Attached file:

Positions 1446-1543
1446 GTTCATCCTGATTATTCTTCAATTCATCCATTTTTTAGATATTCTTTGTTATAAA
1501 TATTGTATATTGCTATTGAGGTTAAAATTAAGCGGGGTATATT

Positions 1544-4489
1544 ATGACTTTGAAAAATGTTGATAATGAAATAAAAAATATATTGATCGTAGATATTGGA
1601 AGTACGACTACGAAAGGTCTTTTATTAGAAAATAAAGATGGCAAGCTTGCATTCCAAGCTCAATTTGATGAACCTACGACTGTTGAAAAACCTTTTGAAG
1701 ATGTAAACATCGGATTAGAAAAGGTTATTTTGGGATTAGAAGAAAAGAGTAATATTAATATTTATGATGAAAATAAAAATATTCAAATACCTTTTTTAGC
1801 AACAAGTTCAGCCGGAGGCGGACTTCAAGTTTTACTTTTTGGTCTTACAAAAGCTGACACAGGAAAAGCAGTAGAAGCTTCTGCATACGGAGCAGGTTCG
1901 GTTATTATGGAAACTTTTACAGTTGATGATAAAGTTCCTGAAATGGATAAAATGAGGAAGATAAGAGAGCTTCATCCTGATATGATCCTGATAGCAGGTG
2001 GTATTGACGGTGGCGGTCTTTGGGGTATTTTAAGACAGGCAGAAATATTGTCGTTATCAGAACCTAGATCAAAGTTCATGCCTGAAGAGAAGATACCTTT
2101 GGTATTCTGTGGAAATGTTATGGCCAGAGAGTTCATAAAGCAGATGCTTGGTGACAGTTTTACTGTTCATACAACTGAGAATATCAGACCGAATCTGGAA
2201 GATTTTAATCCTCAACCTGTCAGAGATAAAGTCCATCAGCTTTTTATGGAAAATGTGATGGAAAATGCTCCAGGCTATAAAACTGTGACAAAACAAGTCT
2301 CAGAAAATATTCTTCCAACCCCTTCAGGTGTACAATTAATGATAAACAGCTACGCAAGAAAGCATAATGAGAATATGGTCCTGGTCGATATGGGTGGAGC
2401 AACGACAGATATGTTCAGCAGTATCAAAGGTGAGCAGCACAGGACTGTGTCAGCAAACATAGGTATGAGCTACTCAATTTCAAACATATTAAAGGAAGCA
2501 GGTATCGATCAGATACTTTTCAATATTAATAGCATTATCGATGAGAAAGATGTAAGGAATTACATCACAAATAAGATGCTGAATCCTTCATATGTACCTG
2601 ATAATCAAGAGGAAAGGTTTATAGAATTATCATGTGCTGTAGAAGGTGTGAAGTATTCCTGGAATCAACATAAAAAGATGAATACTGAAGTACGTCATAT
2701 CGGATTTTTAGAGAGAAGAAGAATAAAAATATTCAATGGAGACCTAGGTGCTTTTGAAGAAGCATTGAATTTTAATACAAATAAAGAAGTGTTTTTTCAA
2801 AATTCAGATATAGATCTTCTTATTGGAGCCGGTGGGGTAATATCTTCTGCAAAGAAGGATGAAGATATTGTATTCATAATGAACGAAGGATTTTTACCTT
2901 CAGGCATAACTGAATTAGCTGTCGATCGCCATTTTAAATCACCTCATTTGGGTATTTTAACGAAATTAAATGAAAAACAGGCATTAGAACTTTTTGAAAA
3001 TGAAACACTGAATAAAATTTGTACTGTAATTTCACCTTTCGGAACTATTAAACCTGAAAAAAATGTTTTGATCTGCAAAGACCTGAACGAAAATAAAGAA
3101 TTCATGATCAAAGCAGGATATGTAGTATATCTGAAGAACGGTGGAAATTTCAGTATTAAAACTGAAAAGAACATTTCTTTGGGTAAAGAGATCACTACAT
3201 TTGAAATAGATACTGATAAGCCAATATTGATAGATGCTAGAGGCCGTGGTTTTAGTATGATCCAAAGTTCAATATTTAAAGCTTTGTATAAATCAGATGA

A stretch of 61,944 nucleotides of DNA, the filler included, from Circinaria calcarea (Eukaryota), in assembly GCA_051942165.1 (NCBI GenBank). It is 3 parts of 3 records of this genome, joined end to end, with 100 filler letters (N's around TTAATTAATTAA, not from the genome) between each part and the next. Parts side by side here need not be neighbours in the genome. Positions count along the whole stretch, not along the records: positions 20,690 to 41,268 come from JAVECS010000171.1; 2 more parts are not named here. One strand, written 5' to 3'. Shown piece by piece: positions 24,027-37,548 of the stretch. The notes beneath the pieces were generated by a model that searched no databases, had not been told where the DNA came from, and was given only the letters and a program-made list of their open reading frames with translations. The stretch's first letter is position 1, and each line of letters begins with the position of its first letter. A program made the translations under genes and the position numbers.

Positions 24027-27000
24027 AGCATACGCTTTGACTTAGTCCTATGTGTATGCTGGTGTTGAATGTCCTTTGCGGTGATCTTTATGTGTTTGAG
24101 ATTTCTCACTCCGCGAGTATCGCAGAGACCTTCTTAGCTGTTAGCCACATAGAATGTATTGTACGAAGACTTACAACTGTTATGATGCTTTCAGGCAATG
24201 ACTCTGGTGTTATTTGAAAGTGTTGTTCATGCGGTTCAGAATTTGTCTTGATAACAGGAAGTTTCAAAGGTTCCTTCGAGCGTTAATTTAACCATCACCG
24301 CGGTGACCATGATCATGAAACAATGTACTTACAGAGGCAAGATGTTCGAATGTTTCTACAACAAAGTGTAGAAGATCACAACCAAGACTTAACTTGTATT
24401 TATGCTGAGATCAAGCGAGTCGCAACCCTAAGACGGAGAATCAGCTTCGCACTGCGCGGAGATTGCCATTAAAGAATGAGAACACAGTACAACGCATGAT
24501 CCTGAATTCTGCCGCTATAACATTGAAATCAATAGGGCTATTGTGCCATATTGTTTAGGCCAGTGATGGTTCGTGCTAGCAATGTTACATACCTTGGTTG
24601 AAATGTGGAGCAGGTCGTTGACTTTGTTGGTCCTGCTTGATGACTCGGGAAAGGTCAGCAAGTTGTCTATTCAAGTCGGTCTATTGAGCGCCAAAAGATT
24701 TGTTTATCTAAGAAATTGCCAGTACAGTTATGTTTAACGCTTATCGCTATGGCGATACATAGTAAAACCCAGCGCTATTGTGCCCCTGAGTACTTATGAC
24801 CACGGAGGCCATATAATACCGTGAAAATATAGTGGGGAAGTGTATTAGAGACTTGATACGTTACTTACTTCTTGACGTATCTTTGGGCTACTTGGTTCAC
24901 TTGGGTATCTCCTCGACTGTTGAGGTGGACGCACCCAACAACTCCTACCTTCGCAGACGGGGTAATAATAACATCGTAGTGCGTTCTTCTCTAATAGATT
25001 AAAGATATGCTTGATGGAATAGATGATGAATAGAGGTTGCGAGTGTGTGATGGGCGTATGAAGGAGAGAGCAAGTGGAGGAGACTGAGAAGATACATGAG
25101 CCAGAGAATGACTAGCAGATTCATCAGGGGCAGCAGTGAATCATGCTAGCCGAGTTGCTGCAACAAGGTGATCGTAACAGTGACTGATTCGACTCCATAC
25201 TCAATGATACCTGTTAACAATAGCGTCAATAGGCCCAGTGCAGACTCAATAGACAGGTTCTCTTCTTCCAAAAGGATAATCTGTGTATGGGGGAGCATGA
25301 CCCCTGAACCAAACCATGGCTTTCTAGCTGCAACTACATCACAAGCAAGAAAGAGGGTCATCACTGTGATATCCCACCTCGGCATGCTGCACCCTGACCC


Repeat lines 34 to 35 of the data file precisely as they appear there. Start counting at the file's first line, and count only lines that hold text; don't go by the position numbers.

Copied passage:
24901 TTGGGTATCTCCTCGACTGTTGAGGTGGACGCACCCAACAACTCCTACCTTCGCAGACGGGGTAATAATAACATCGTAGTGCGTTCTTCTCTAATAGATT
25001 AAAGATATGCTTGATGGAATAGATGATGAATAGAGGTTGCGAGTGTGTGATGGGCGTATGAAGGAGAGAGCAAGTGGAGGAGACTGAGAAGATACATGAG